Thursday, 12 June 2014: 4:45 PM
Salon A-B (Denver Marriott Westminster)
The National Ecological Observatory Network (NEON; www.neoninc.org) is a new NSF-funded major research facility that is currently under construction. The Fundamental Instrument Unit (FIU) is a NEON science sub-system designed to integrate the ecological drivers, responses and interactions among the ecosystem-level soil-plant-atmosphere continuum, and enable automated consistent observations in situ from the points on the tower or in the soil to the continental scale at 60 sites over the observatory life time of 30 years. Consistent sampling and measuring will act uniformly as one single integrated observatory enabling multiple scales of inference. FIU instrumentation will be located within each of the 20 NEON Domains at i) Core wildland sites designed to anchor studies that enable the spatial scaling and answer the Grand Challenge areas (such as long term climate change and land use change), and at ii) two Relocatable sites designed to assess ecologically significant (response) gradients within the domain boundaries (such as permafrost gradient at north slope, and snow-water gradient at south-west pacific area). FIU instrumentation will be automated with at continual temporal coverage, 24/7/365. The FIU sub-system dovetails with the other NEON sub-systems in an overall nested design covering the time and space scales, from seconds to decades, and sub-meter to continent, respectively, all contributing toward a continental-scale observatory.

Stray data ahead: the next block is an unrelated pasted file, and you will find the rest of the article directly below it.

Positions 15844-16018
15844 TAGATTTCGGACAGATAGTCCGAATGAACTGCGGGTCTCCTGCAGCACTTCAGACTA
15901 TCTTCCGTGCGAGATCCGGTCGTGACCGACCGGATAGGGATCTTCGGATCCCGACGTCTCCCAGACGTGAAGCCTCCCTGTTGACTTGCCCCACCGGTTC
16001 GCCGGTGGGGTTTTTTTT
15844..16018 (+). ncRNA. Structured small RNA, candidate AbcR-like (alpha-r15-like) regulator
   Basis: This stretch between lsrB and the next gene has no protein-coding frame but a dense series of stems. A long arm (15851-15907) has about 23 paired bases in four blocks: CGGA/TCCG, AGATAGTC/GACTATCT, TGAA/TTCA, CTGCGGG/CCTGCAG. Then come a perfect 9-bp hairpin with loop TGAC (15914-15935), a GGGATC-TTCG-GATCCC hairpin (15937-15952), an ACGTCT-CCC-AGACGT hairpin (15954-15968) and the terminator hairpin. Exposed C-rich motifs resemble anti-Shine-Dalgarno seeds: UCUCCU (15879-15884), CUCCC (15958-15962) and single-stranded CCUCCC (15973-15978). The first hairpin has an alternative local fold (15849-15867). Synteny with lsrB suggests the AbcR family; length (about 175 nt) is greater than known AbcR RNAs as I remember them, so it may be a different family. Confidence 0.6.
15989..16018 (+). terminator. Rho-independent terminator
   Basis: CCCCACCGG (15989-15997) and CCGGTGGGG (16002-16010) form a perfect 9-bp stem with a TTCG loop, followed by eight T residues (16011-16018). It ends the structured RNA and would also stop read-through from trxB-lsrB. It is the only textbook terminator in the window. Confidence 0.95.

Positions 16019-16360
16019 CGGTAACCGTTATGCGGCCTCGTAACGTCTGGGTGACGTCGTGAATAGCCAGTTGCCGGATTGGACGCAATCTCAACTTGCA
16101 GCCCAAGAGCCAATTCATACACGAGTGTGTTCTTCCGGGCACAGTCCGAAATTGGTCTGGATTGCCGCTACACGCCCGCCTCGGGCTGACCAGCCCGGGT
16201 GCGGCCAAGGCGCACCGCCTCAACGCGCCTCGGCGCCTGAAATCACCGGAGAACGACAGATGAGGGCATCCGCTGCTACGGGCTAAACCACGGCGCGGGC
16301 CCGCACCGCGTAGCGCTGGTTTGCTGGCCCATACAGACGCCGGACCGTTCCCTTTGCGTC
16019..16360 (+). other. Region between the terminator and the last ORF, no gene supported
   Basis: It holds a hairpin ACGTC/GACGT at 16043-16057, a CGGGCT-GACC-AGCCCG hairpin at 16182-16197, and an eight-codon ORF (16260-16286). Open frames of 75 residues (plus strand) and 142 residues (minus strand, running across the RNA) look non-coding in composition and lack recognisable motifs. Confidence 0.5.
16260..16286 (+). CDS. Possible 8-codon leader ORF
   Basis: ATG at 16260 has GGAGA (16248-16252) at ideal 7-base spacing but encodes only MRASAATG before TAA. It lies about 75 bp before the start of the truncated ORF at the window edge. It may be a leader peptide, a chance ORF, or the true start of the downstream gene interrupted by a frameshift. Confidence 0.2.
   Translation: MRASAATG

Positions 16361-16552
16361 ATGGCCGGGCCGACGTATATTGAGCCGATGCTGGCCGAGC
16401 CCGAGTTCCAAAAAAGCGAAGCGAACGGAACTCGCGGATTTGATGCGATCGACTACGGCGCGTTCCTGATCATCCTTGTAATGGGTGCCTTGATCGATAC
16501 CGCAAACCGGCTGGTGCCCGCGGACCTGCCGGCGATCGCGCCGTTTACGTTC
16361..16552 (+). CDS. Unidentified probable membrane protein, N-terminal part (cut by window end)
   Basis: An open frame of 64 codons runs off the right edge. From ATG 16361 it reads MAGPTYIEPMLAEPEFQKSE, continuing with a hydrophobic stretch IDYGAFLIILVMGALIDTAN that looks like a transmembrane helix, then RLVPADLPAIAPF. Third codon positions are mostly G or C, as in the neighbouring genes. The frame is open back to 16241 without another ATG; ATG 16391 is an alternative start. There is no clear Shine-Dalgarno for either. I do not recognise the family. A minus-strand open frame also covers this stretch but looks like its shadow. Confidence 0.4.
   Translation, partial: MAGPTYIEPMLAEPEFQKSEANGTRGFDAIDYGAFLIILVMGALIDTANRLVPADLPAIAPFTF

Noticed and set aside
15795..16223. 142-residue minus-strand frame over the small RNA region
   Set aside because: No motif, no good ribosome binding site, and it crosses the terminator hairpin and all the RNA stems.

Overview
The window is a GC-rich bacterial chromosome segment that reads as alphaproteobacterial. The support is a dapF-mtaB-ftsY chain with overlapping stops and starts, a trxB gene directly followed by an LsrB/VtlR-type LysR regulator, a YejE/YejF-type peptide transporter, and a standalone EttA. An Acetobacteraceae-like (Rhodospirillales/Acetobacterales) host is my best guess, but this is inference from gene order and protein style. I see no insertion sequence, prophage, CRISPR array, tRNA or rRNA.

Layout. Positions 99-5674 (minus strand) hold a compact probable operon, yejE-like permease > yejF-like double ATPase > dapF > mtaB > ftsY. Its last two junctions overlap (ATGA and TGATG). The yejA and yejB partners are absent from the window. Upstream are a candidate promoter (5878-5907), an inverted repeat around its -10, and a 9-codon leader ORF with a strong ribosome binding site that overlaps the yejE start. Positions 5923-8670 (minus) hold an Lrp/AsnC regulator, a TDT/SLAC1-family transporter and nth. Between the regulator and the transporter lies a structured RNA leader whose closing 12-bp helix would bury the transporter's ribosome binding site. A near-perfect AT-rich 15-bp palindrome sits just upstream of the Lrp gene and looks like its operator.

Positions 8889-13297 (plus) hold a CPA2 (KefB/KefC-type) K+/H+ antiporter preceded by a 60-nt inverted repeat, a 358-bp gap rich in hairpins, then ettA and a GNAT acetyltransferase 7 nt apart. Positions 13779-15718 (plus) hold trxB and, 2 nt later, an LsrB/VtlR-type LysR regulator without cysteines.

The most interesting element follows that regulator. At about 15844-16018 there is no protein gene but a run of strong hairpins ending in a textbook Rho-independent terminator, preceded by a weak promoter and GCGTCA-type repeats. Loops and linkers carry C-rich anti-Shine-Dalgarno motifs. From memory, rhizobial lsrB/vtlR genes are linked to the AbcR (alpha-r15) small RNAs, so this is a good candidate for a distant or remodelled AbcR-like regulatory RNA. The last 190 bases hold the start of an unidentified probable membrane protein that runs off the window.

The choice of measurements and design have been rigorously reviewed to maximize utility to the community, traced to our high-level data products, defined to enable answering our Grand Challenge questions. 95 different measurement types will be made by >14,000 sensors on the tower or below ground across the whole country. Typical site layout of facilities and instrumentation is presented in this poster. Lower level data products generated from the sensors and higher level integrated data products include climate parameters, such as temperature, precipitation, wind vector and velocity, energy balance components, wet and dry deposition, etc, that can have long term impacts on processes of atmosphere, hydrosphere, geosphere and biosphere. All data will be freely available to scientist, policy decision maker, and citizens to enhance the understanding and education of climate change and other ecological issues.
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